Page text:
Suffering and self-promotion: the Urdu ghazals of Mirza Ghalib

The only known photo of Mirza Ghalib, taken in 1868.

The only known photo of Mirza Ghalib, from 1868.

Mirza Ghalib was a 19th century poet who lived in India during the last years of the Mughal dynasty. He is best known today for his 234 ghazals in Urdu (a language similar to Hindi).

Ghazals originated in seventh-century Arabia. Originally, they celebrated wine, women and music, or anguish over lost love. By the eleventh century, however, the theme of lost love had acquired philosophical overtones. In Ghalib’s ghazals, separation and suffering are indistinguishable from life, and the beloved is often a metaphor for God.

Ghalib himself understood suffering all too well. He was born Mirza Asadullah Baig Khan to an aristocratic family descended from Seljuk Turks. His father died when he was a child. At the age of 13, he wed an 11-year old in an arranged marriage.

Although he and his wife had seven children, none of them survived infancy. His only brother went mad and his father-in-law suffered an early death. In one of his poems, Ghalib wrote:

The prison of life and the bondage of grief are one and the same.

Before the onset of death, how can man expect to be free of grief?

Much of Ghalib’s poetry is devoted to suffering. It is beautiful, mystical and notoriously difficult to translate into English.

Preserving rhyme and meter without losing meaning is a hopeless task in any language.* Translators of Ghalib’s ghazals usually forgo them.

Additionally, the ghazals contain references that would have been easily understood in Ghalib’s time and culture, but are less obvious to us. They contain wordplay and puns which defy translation. To understand this, let’s take a look at English wordplay — the “country matters” dialogue from Shakepeare’s Hamlet.

After offering to lay his head on Ophelia’s lap, Hamlet asks her if she thinks he is referring to “country matters.” In performance, the first syllable would have been heavily emphasized (try it out loud). Elizabethans would have understood that Hamlet is referring to sex. Try translating that into another language without losing the double entendre. Now try doing it in iambic pentameter.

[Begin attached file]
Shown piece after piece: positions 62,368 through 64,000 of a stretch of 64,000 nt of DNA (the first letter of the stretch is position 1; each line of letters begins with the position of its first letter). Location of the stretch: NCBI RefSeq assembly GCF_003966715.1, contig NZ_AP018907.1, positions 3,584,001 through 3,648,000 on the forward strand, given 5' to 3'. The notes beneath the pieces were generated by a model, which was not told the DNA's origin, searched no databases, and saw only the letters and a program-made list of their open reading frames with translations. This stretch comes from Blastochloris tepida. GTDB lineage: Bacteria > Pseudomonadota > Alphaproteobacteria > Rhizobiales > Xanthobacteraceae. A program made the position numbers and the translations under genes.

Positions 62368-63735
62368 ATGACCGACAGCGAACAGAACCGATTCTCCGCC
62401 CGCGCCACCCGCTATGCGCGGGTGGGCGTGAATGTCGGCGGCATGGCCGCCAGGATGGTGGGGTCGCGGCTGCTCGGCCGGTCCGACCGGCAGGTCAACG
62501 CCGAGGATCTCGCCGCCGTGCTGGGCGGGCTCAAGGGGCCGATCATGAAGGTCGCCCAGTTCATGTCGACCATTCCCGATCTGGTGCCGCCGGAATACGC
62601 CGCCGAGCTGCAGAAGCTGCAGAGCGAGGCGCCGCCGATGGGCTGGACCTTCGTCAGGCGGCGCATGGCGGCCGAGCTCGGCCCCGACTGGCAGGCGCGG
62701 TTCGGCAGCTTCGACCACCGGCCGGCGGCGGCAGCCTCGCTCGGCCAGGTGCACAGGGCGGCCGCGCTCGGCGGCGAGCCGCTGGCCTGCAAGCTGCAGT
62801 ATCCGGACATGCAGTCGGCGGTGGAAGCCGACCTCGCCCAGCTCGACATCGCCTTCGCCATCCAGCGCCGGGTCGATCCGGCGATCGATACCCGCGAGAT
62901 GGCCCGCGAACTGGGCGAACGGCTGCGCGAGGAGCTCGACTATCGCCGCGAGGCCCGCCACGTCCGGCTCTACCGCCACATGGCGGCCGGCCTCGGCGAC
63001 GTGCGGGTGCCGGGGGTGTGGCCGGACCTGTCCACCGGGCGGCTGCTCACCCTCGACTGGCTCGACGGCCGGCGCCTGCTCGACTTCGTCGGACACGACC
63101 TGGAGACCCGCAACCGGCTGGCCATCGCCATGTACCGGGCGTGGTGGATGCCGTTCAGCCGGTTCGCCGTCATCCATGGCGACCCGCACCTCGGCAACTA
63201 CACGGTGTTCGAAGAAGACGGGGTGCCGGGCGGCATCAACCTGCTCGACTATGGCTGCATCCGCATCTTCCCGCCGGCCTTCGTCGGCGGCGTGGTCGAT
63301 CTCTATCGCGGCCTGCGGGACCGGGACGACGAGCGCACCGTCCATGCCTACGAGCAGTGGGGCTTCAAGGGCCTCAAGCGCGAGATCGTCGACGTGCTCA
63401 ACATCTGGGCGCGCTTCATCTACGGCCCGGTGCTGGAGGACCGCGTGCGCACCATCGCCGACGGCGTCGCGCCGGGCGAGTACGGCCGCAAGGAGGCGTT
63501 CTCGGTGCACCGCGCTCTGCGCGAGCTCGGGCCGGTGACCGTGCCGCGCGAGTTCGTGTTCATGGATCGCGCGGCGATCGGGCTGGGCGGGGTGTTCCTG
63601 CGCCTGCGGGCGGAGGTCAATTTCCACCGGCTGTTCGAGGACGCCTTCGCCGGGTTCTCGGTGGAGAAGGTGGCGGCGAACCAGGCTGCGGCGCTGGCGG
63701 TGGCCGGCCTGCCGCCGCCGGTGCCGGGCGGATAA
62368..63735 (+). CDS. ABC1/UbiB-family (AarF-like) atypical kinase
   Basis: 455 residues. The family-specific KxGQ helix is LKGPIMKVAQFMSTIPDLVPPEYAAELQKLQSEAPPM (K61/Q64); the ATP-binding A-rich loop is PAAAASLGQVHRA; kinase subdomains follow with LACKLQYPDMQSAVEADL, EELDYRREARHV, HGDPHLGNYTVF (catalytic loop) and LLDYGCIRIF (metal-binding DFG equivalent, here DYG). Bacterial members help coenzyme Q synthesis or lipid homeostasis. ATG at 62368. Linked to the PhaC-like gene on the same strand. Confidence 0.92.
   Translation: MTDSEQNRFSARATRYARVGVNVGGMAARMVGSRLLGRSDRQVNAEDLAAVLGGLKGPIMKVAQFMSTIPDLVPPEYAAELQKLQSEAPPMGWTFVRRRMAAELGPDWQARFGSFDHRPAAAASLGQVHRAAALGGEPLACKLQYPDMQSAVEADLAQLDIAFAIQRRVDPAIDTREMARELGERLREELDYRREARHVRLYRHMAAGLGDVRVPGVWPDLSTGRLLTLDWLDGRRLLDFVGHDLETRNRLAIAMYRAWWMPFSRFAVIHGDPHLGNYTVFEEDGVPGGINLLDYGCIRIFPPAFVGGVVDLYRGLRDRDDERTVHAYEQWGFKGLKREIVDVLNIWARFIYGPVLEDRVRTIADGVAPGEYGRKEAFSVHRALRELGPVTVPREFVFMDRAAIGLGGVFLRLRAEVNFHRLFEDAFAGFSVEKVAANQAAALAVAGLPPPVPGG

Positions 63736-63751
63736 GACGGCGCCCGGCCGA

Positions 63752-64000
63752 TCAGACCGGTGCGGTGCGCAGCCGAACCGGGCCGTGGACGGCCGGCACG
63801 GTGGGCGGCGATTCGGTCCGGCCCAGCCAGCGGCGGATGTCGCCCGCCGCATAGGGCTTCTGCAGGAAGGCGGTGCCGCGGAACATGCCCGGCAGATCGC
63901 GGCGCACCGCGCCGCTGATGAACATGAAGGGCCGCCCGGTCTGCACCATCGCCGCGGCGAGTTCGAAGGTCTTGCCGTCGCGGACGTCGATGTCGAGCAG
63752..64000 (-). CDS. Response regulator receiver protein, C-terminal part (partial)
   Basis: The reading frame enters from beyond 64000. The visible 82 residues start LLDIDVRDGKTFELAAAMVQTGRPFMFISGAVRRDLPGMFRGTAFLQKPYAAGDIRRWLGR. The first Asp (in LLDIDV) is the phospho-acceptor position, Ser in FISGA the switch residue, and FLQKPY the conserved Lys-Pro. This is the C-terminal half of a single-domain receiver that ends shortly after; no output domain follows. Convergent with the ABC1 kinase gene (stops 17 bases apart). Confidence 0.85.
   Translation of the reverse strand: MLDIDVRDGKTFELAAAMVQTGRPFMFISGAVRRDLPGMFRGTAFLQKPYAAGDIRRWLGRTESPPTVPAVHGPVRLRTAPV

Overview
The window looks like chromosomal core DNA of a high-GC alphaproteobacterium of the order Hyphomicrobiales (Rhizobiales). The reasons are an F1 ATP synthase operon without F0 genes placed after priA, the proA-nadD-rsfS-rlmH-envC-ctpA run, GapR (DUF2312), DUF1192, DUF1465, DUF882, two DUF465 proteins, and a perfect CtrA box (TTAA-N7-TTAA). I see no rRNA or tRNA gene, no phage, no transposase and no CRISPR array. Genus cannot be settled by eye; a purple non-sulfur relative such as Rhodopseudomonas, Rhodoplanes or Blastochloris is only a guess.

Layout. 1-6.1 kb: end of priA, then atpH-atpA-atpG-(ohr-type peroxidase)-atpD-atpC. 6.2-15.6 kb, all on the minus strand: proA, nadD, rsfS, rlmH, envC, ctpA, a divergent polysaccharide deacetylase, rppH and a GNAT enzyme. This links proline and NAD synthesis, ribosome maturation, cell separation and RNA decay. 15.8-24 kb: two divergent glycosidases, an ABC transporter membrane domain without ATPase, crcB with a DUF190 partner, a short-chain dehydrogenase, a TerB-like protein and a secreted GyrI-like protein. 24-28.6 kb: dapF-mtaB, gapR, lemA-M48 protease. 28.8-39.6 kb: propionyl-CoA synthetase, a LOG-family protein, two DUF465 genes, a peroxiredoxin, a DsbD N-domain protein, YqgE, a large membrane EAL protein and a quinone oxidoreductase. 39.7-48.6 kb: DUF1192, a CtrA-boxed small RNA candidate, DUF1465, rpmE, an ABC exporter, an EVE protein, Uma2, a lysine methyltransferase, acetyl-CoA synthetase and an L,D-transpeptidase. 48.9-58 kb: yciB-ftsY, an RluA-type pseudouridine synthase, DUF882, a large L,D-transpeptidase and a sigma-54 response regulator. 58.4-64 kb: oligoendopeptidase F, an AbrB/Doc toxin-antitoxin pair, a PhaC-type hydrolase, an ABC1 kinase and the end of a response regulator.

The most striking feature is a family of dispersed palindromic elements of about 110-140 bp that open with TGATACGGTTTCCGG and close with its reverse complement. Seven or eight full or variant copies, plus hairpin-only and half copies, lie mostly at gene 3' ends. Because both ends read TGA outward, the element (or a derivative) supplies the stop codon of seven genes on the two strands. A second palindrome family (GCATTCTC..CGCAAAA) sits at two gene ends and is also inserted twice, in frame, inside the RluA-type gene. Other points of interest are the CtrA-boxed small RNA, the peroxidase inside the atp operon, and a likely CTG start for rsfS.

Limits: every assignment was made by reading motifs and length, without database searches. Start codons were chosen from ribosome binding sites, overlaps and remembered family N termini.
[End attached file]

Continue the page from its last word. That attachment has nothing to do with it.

Urdu ghazals present similar problems. In form, they consist of a number of two-line verses (usually, but not always, seven or nine) . Since the lines don’t always rhyme, they are not, strictly speaking, couplets. They may or may not relate to each other. The last verse often includes the poet’s pen name, e.g., Ghalib (from the Urdu for “dominant”).

Even the simplest of Ghalib’s ghazals carries undertones that can be hard to express in translation. Take one of his more straightforward sets, which has been translated variously as:

If the eye doesn’t see the whole Tigris in one drop of its water,

Then it’s a child eye merely, and not the inner eye.1

*

If one cannot see the river in a drop, or the whole in a part

It would make for a game of boys, not a discerning eye.2

*

If the Tigris does not show in a drop—the total in a factor–

All this was child’s play, nothing to do with being visionary.3

*

Whoever can’t see the whole in every part plays at blind man’s buff;

A wise man tastes the entire Tigris in every sip.4

But if Ghalib could be both profound and romantic, he could also be humorous, self-critical and self-aggrandizing – all in the space of two lines:

 Such mysticism, Ghalib! And such explanations!

People might have mistaken you for a sage, if you weren’t  such a drunk.

Perhaps Ghalib’s world view is best summed up in anecdote from October 1857, just three weeks after the British entered Delhi to put down the Sepoy Mutiny (also known as the Indian rebellion of 1857 against British rule).

Ghalib — wearing a Turkic style headdress — was brought before a British colonel for questioning.  In broken Urdu, the colonel said: “Well? You Muslim?”

“Half,” Ghalib answered.

“What does that mean?” the colonel asked.

Ghalib replied,”I drink wine, but I don’t eat pork.”


*In 1987, Pulitzer Prize-winning author Douglas R. Hofstadter (Godel, Escher, Bach) asked numerous friends to try translating a 28-line poem by the French Renaissance poet Clément Marot. The 88 widely varying attempts by Hofstadter and his friends became a 600-age musing on the art of translation, Le Ton beau de Marot, the title itself a clever pun. As written, the phrase means “the sweet tone of Marot.” When spoken, however, it sounds like “le tombeau de Marot,” or “the tomb of Marot.”

1 Translation by Sasha Newborn.

2 Translation (and excellent commentary) by blogger Deewaan, who notes that the Tigris river can be used metaphorically to mean any river.

3 Translated by Andrew McCord.

4 Uncredited translation which can be found here.

 

 

 

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